Date of Award


Degree Type


Degree Name

Master of Science (MS)

Author's Department


First Advisor

Eugene B. Krehbiel


A total of 26 pineal glands from the white-tailed deer were histologically examined. Five different stains were utilized to determine various cell types present in pineal tissue. Connective tissue septa divide the pineal gland into incompletely separated lobules which are supplied by a very extensive vascular system. The pinealocyte is the most numerous cell in the gland and is most easily recognized by a prominent nucleus approximately 6-8 microns in diameter. The pinealocyte cytoplasm contains many minute granules. A distinct difference was noted in the histology of the oldest age deer pineal (age 7 years) when globular granules were observed throughout the gland. The granules appeared to be corpora acervuli common to pineal glands of ageing mammals.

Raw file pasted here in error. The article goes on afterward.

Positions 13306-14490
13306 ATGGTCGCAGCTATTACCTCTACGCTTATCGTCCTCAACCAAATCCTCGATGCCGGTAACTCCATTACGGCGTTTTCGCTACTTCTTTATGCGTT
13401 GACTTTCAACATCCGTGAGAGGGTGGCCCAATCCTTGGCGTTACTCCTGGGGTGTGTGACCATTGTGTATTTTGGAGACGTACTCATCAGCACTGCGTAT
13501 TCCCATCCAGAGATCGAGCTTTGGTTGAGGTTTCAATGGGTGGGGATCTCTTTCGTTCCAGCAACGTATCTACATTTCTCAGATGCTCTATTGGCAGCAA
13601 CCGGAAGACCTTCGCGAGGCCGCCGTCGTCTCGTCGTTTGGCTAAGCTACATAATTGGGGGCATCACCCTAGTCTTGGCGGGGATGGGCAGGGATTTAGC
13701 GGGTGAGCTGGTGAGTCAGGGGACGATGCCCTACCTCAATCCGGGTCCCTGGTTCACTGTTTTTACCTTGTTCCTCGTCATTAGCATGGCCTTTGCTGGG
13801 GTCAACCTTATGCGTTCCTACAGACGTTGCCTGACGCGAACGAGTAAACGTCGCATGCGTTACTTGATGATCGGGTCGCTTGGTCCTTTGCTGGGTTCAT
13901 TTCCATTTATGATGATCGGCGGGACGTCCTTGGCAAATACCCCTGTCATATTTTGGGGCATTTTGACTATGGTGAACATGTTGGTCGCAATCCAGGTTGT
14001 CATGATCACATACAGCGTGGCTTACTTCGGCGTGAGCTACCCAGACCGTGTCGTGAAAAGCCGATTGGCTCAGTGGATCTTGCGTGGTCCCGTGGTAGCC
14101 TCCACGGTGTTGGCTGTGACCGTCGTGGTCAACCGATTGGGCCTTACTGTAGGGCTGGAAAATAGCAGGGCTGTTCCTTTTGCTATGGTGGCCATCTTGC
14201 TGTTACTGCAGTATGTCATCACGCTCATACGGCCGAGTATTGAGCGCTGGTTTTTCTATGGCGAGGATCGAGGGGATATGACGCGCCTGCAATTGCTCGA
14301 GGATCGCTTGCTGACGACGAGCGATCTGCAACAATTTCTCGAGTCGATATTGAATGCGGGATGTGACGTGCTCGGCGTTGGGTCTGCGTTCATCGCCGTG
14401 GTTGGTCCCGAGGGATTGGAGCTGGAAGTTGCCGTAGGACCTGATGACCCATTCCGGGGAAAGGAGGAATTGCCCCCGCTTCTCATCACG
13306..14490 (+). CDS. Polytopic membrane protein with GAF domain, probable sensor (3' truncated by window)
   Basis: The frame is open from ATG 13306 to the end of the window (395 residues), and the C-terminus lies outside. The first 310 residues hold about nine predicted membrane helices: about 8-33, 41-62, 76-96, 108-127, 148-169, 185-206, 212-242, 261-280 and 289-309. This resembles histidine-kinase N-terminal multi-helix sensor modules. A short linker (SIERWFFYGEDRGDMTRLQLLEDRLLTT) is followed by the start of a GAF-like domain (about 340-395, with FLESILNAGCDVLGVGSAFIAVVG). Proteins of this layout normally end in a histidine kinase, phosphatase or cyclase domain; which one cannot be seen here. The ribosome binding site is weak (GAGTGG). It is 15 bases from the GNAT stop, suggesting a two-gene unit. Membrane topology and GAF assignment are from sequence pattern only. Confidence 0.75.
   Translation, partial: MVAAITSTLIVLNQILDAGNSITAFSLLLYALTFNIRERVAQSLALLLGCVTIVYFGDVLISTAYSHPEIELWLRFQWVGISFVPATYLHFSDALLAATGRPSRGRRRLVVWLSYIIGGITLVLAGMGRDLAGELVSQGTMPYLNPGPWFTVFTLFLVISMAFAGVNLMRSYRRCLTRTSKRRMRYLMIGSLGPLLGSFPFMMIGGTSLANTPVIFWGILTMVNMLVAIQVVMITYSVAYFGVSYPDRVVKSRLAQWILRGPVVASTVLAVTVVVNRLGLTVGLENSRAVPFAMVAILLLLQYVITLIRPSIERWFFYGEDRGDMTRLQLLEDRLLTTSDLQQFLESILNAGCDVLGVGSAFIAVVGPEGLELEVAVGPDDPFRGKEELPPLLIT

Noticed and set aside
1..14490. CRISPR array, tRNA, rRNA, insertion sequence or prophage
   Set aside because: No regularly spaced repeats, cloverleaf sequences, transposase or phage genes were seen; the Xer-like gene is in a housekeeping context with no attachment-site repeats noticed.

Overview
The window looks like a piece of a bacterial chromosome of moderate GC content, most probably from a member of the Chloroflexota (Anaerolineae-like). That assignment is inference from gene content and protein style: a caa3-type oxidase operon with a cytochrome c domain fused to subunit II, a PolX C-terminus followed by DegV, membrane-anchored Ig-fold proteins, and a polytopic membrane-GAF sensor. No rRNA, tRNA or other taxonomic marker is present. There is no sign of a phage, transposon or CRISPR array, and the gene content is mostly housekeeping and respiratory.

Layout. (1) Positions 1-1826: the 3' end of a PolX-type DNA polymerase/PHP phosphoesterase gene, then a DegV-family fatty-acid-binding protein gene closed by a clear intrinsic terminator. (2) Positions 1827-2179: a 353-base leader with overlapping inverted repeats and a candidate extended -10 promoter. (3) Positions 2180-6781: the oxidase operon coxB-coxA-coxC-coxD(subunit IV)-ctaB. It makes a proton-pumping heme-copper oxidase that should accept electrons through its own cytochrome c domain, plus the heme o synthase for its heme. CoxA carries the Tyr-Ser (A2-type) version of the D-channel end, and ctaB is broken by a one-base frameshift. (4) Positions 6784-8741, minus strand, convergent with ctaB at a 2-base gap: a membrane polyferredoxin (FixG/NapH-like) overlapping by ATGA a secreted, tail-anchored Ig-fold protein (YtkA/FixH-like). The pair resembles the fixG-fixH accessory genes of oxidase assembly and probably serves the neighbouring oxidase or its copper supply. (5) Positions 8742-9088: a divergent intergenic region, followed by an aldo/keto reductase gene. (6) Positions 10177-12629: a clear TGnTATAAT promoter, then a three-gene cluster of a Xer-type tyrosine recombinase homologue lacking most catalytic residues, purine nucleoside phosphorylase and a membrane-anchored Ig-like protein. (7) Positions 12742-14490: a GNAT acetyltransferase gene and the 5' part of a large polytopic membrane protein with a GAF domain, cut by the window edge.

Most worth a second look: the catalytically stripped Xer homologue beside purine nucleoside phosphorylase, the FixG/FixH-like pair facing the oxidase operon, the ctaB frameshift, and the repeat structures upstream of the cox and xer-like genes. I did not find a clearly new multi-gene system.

Creative Commons License

Creative Commons Attribution-Noncommercial-No Derivative Works 4.0 License
This work is licensed under a Creative Commons Attribution-Noncommercial-No Derivative Works 4.0 License.